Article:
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Farms on South Klondike Highway experience severe flooding

The nearest body of water is a lake almost three kilometres away
Jim Elliot/Yukon News Ross and Cindy Smith are finding more reason to smile as the floodwaters that almost reached their farm house were beginning to recede on June 8.

A shocking torrent of water crossed the property line of Gem’s Haven Stables, located along the South Klondike Highway, on May 13. It washed out a riding arena and swiftly began flooding toward the owner’s home.

Cindy Smith watched as a foot of water filled the meadow and began to rapidly blaze a trail toward the horse pens, the hay shed and the home she shares with her husband Ross.

The rush of water came as shock; because it was pouring with force from a disused section of the White Pass railway tracks, and also because the nearest body of water was McConnell Lake, almost three kilometres uphill.

Ross tried to dig a dam to halt the water but said he quickly realized he couldn’t stop it. The Smiths put a call in to the Yukon Government’s Emergency Measures Organization (EMO). One worker came to investigate the scene and before long a helicopter with a hydrological engineer aboard was surveying the flood.

Ross said he watched the water drown a metre stick planted in the ground in less than three hours and Cindy was told it was pouring in at a rate of 500 litres per minute. At its peak, the flood covered 10 of the Smiths’ 20 acres.

Cindy said the night of May 13 was sleepless for her as the water continued to rise.

The water was still coming the day after the flow began, and so a quick decision was made to evacuate the seven horses on the property. Cindy said her neighbours Howard and Angelique Bjork arrived within half an hour with their horse trailer in tow.

Just as the horses were leaving by trailer, truckloads of sandbags and a wildland fire crew arrived. The young firefighters secured the Smiths house with sandbags and also brought two high-volume water pumps with them to slow the rise of the water.

According to a Yukon government representative, the hydrological engineer was able to come up with a plan to drain some of the water and a small excavator was used to open up a spillway to a low-lying area west of the Smiths’ property.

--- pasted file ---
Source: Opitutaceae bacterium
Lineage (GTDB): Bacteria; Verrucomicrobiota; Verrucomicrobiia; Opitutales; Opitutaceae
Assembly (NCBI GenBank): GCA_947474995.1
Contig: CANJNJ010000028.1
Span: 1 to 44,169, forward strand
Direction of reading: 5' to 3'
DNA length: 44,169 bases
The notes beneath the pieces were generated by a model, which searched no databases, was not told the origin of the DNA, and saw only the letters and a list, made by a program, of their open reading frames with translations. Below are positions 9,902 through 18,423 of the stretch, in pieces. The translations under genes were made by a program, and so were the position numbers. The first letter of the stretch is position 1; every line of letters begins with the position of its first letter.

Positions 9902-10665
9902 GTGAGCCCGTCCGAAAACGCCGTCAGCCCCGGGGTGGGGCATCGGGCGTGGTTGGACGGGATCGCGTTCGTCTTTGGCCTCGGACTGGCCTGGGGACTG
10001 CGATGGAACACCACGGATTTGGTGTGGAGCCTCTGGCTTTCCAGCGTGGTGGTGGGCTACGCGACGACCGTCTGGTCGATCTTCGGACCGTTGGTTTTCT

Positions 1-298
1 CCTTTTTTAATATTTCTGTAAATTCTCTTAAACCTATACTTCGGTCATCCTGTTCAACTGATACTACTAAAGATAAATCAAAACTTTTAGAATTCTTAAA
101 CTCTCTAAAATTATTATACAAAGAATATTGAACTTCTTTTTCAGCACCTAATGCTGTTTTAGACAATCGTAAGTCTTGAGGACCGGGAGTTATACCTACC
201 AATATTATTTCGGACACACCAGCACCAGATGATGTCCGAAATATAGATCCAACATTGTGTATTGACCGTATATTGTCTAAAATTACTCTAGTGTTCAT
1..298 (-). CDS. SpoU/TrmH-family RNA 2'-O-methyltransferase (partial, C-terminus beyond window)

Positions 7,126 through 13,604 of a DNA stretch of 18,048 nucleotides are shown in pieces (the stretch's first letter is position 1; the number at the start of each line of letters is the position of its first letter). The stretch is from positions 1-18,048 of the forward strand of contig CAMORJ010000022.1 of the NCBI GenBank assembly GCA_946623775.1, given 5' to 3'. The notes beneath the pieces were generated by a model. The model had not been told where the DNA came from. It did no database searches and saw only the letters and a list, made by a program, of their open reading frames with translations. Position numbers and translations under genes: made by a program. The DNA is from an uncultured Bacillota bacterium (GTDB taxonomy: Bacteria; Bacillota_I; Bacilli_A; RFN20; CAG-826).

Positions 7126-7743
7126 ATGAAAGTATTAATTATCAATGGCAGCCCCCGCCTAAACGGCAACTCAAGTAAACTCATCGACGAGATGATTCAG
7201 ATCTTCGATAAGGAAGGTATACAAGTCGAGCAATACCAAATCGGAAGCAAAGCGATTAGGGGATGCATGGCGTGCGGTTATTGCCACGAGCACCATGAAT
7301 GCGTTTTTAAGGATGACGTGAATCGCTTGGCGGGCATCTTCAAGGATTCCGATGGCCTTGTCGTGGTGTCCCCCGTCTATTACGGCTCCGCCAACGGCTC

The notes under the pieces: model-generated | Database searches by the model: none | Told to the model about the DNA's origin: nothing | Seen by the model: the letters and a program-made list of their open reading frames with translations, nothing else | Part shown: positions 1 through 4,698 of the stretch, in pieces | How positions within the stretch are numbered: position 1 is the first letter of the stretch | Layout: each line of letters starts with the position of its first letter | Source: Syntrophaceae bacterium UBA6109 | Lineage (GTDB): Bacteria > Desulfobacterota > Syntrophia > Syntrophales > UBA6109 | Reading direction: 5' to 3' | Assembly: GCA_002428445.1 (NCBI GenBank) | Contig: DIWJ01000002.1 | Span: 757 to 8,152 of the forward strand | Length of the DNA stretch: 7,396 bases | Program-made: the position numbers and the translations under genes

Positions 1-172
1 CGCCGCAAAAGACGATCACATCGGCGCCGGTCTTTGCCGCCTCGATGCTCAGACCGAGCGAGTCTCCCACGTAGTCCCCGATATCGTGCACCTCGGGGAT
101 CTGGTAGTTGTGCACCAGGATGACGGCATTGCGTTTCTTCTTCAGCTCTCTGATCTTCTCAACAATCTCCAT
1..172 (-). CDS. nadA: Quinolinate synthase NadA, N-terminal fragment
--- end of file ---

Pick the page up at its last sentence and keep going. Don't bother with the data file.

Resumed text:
Neighbours with tractors and front-end loaders also helped evacuate the hay from Cindy’s hay barn before the water could reach it.

Jeff Boyd, the Smiths friend and neighbour, recalled the floodwater swamping over the floorboards of his skid steer loader as he crossed a deep section of the floodwater near their house.

The Smiths expressed their gratitude for the help of the firefighters and the efforts of their neighbours, which included setting up a GoFundMe page to help them repair flood damage to the property.

A neighbouring property closer to the lake also flooded but the Smiths say things could have been worse if the flood waters had found their way toward the nearby golf course and Mount Lorne community centre where there are more houses on low ground.

The Smiths have lived there for 30 years and have never had issues with flooding in the past. Ross said in hindsight, some stands of dead trees they had noticed in the woods behind their house may have been caused by water draining down from the lake in past springs.

The precise damage from the flooding won’t be known until the water is gone completely, but Cindy expects her riding arena will need some work. The Smiths’ well was also contaminated by the flooding and until it can be sanitized or replaced, Cindy is not able to bring the horses back to the property, losing the income she was receiving from boarding them.

Almost a month after the flooding began, the Smiths are sleeping more soundly and finding more reason to smile as the warm weather is causing water to retreat from their driveway and the meadow next to their home.

Ducks float on the back pasture where horses once ran and the standing water has drawn clouds of mosquitoes, but Ross had an even more striking wildlife encounter to recount. When they were still relying on a boat to make it from the end of their driveway to their front door, the Smiths had a close encounter with a grizzly bear. Ross suggested that with many of the usual game trails through the property underwater, the bear strolled within a few yards of Smiths’ house.

Cindy said after the close, but otherwise uneventful bear encounter, they were glad to be able to drive up to the house again as EMO’s efforts to drain the floodwater and the warm June sun led to falling water levels.

The water will have to recede further before a plan to prevent future flooding can be hatched.

According to the government representative, water level monitoring is ongoing at the Smiths’ property and at the breach in the railway line. A duty officer was on scene as recently as June 9.

They said studies and planning aimed at mitigating the risk of future flooding is already underway, but snow is still melting at higher elevations.

“Once this spring melt is complete and the area around the property has fully dried, we can further our investigations and mitigation plans. While it’s too early to determine what strategies will best alleviate flood risk, all options will be considered,” they said.

Contact Jim Elliot at

Jim Elliot

About the Author: Jim Elliot

I’m a B.C. transplant here in Whitehorse at The News telling stories about the Yukon's people, environment, and culture.
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